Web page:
After scoring 49 goals through the first two rounds of the 2020 Stanley Cup Playoffs, the Dallas Stars flipped a switch and went back to the basics in Game 1 of the Western Conference Final. The result? A dominant 1-0 win against Vegas. The stifling Stars returned, and that could be a substantial benefit in this series.
“I think we just played our game, kept it simple, and worked hard. We were just committed to Dallas Stars hockey.”
When asked about what went so well in the first 40 minutes following their Game 1 win against the Vegas Golden Knights, Dallas Stars captain Jamie Benn used an answer that had become rather popular with the team throughout the 2019-20 season.
Stars interim head coach Rick Bowness echoed the sentiment a few minutes later during his postgame chat with the media.
“That’s Dallas Stars hockey,” Bowness said. “For two periods, that was Dallas Stars hockey. We were skating, we were on top of them, we were creating a lot of offense from good defensive structure all over the ice. That second period was as good a period as we’ve played and we came out of the gates strong again. That’s how we play.”
That’s an on-the-money assessment of the Stars’ efforts in Game 1 of the Western Conference Final on Sunday night. It was, in its sincerest form, Dallas Stars hockey.
After scoring 49 goals and giving up 46 through the first two rounds of the 2020 Stanley Cup Playoffs (13 games), the Stars got back to the basics on Sunday night in one of the most important games in the franchise’s recent history. It was their first appearance in the Western Conference Final since 2008, and they were matched up against a Golden Knights team that had earned the title of “Stanley Cup favorite” after an impressive back half of the season and start of the NHL’s Return To Play.
“It’s important. Obviously, you go through a hard-fought seven game series, and the way it ended was pretty exciting and pretty emotional. We had yesterday to regroup and knew that the start of the game was going to be important tonight. I thought our group came out with a good effort.” – Jamie Benn on Stars’ Game 1 effort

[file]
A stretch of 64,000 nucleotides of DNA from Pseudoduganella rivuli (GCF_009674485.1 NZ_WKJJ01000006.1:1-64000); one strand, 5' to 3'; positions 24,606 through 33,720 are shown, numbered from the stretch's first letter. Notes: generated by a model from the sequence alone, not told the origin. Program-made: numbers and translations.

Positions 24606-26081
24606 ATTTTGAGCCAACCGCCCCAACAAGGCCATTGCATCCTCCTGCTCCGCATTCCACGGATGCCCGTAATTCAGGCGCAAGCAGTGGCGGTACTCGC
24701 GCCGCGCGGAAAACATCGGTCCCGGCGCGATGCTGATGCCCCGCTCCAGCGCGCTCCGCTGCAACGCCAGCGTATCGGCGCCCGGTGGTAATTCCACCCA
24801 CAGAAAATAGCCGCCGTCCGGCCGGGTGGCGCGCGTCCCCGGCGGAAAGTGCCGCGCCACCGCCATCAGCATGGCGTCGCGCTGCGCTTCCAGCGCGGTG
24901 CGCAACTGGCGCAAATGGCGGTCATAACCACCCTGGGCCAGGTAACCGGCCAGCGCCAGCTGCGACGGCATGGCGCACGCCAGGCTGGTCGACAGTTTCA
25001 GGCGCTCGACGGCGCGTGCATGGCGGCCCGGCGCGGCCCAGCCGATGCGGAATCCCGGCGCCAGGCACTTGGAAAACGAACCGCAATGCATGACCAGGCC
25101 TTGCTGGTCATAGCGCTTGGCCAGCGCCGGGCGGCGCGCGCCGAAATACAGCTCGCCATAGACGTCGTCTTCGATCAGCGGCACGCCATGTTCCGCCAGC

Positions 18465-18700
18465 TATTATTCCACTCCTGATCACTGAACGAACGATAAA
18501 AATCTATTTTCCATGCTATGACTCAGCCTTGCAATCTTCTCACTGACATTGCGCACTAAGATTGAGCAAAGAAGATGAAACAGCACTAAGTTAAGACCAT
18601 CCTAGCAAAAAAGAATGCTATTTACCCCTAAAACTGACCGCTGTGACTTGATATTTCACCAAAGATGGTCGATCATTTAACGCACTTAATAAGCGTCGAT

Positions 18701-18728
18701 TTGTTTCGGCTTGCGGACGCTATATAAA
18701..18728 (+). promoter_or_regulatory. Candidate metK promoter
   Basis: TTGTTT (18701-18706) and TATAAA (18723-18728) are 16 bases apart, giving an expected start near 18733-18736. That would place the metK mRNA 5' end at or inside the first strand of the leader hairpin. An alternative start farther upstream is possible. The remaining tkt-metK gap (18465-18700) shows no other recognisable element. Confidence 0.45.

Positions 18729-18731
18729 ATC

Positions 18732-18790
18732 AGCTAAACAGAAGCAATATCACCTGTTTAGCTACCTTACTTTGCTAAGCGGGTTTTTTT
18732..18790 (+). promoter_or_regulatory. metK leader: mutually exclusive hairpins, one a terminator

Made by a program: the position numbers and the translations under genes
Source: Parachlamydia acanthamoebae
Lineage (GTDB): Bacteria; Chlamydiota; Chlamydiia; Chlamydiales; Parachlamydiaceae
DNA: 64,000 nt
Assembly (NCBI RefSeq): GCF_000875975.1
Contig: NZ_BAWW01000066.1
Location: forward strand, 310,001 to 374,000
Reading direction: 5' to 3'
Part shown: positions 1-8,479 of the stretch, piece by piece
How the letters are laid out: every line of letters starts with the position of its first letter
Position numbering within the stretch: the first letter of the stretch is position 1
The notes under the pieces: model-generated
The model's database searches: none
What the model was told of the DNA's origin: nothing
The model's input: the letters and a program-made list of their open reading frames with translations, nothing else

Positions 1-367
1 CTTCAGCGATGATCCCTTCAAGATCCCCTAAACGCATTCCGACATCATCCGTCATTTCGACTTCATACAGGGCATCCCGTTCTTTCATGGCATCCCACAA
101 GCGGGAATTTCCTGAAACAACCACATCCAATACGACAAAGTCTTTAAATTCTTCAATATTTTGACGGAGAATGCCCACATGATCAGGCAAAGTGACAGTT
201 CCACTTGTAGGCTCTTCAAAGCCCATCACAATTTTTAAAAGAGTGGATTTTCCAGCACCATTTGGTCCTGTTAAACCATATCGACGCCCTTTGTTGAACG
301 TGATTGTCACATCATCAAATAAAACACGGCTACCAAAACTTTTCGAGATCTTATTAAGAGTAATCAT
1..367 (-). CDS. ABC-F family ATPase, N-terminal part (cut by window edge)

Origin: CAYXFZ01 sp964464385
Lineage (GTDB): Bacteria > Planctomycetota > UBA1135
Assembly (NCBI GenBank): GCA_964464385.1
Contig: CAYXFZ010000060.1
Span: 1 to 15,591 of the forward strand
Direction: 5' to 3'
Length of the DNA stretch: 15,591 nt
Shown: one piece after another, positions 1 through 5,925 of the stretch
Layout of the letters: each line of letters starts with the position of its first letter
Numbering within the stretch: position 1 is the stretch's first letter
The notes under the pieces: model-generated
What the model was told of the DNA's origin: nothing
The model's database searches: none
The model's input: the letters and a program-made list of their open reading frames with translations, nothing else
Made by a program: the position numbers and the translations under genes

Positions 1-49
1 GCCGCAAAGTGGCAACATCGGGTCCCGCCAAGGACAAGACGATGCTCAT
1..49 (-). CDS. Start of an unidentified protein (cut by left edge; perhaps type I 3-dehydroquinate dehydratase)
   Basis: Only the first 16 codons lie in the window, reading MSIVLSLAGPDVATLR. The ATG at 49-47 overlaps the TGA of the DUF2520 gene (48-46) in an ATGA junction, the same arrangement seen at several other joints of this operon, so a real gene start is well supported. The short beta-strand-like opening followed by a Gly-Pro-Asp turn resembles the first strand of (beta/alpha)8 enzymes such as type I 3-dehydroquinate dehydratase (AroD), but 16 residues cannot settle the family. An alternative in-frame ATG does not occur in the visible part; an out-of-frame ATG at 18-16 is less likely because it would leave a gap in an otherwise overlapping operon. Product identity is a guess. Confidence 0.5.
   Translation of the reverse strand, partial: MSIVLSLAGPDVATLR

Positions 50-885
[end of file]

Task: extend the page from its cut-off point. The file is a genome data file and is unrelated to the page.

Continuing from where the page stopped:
But instead of continuing to adopt the high-flying and risky style of play that had carried them through matchups against the Calgary Flames and Colorado Avalanche, the Stars focused on playing the stingy, defense-first style that had helped them post the second-lowest goals against average in the NHL during the 2019-20 season.
And it paid off as the Stars secured a low-scoring, 1-0 win to take an early 1-0 series lead.
“I know we only scored one goal, but we had lots of opportunities tonight,” Bowness said. “[Marc-Andre] Fleury was outstanding for them, as [Anton Khudobin] was for us. Some nights the puck goes in, some nights it doesn’t. Regardless of that, you have to battle and you have to stick to your structure.
“Sometimes, you have to bend a little but as long as you don’t break, and our guys didn’t break. That’s Dallas Stars hockey. I love the way we played tonight.”
It all started with another fast start by the Stars. They were quick out of the gate, laying five quick hits and ramping up the physicality. And after 2 minutes, 36 seconds of play, a blocked Jamie Benn shot found John Klingberg‘s stick in the slot, and he fired it past Fleury to give Dallas a 1-0 lead.
“That line stepped in and had a huge impact on the first shift,” Klingberg said. “It’s easy to follow after. I think we scored on their second or third shift. It’s a huge part of our game to get the puck there. We know we’re fast and heavy, so let’s spend even more time there.”
But unlike in the Colorado series where an early goal simply spawned another three or four by the end of the first period, the scoreboard remained unchanged the rest of the night. That was due in large part to the Stars finding a way to flip the switch and return to their roots of defensive hockey (and some timely saves by Anton Khudobin).
It was best highlighted in a stellar second period showing as the Stars held the Golden Knights without a shot on goal for the first 8:38 of the frame. Dallas had a 21-8 advantage in scoring chances and 12-4 advantage in shots on goal, looked dominant on the forecheck, and had Vegas scrambling for answers and trying to generate offensive pressure.
And when the Golden Knights used a last-ditch effort in the third period, the Stars committed to playing as a five-man unit and protecting their net. Vegas outshot Dallas 13-2 in the third period, but only generated one high-danger scoring chance, according to Natural Stat Trick. Meanwhile, the Stars’ forwards committed to their defensive style, the defensemen clogged up shooting lanes and protected the crease, and Khudobin turned aside all 25 shots faced to become the second goalie in Dallas Stars history to post a shutout in the Western Conference Final.
“They know he’s such a great competitor. When the puck drops, he’s ready to go and he’s going to battle for them, so the guys love playing in front of him. He just has that loose personality. He’s one of those guys that says funny things at the right time and the right moment. The guys feed off of him.” – Rick Bowness on Khudobin’s play